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September 14, 2022 4:14 pm

Antisemitism Should Be Topic in Upcoming Quebec Elections, Jewish Groups Says

avatar by Dion J. Pierre

Protestors in downtown Montreal at a rally opposing Bill 96, a law imposing the French language. Photo: Reuters/Christinne Muschi

A Canadian Jewish group is calling on political parties in Quebec to make the fight against antisemitism a major issue in the province’s upcoming October 3 elections.

Citing statistics reporting a 67% rise in religiously motivated hate crimes across Quebec, 55% of which targeted the province’s 90,000 Jews, the Centre for Israel and Jewish Affairs (CIJA) said it has “provided Quebec’s political parties with concrete proposals to fight hate and are now waiting to see what they propose in response.”

“Despite the fact that Quebec is an open and tolerant society, there are still hateful individuals who have not understood this message,” a CIJA Quebec Vice President Eta Yudin explained on Monday. “All Quebecers have the right to feel sage in their homes, and that includes those of Jewish faith and descent.”

The recommendations CIJA issued include enhanced law enforcement responses to hate crimes, annual reports on incidents of discrimination issued by schools, and moderation of online hate speech. CIJA also urged political parties to explore adding a unit on the history and contributions of Jews in Quebec to the province’s educational curriculum.

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“Quebec’s Jewish community represents more than 250 years of belonging and contributions to our common nation,” Yudin continued. “The history of Quebec’s Jewish community is integral to Quebec’s history, and that must be recognized in the way Citizenship Education will be taught.”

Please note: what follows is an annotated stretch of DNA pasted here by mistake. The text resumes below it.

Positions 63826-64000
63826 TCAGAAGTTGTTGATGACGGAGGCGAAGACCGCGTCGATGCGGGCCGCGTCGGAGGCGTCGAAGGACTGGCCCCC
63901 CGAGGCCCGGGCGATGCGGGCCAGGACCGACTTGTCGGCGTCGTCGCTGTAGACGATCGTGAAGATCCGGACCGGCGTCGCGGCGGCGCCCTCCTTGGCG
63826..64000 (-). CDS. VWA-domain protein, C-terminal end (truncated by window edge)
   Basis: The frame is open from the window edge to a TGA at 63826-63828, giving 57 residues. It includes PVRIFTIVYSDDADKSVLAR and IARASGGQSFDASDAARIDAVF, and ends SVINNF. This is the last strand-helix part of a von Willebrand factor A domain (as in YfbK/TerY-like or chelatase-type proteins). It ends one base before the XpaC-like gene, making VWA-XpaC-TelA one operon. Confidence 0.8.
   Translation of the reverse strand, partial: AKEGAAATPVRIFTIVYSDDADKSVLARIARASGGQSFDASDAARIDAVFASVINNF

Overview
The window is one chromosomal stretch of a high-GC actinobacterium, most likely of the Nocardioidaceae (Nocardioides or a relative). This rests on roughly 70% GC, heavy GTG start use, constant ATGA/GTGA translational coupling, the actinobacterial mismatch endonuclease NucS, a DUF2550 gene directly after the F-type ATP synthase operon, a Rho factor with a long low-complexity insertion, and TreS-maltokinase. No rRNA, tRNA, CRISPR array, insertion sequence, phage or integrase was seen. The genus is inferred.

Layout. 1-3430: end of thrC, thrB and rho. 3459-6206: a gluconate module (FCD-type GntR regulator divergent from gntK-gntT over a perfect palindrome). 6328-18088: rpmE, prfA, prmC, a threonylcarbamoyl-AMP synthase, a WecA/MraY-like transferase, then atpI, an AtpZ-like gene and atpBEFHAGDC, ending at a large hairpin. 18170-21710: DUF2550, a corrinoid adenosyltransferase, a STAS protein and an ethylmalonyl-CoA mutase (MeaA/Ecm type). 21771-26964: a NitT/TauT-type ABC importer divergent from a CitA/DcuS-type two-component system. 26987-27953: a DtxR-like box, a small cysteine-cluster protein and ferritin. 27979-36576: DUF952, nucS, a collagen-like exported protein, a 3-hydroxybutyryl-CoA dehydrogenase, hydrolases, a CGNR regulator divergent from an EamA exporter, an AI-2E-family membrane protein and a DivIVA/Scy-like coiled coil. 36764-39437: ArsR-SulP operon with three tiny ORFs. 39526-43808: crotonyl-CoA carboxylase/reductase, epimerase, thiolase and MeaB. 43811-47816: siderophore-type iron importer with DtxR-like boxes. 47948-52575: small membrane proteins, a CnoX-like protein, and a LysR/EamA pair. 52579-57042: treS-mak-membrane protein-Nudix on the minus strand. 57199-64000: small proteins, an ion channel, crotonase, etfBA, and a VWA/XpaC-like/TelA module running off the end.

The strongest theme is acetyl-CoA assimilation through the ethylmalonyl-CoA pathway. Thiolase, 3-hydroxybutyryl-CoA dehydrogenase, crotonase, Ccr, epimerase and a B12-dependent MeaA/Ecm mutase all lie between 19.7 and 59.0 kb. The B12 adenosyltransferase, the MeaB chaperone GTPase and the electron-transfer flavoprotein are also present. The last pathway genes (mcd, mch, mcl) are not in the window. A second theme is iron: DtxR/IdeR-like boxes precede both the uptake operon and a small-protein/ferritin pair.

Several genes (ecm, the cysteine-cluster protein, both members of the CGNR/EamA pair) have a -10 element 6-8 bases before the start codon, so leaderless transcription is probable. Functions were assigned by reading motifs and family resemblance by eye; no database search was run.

CIJA’s statement comes weeks after the Association for Canadian Studies (ACS) released survey results showing that Jews in Quebec “feel less accepted and less hopeful for the future of the next generation” than three years ago, when the National Assembly passed Bill 21 — also known as the “Secular Law — which prohibits civil servants to wear religious apparel of any kind.

Bill 96, a law declaring that “the only official language of Quebec is French,” followed Bill 21.

Since Bill 21’s passing, Jews have reported that their superiors mistreat them at work and that open hatred is a persistent problem, causing them to withdraw from political and social life. 38.5% of Jewish women said they are less willing to engage with the wider society, and nearly 60% of both Jewish men and women said they no longer feel like “full-fledged” members of society, ACS reported.

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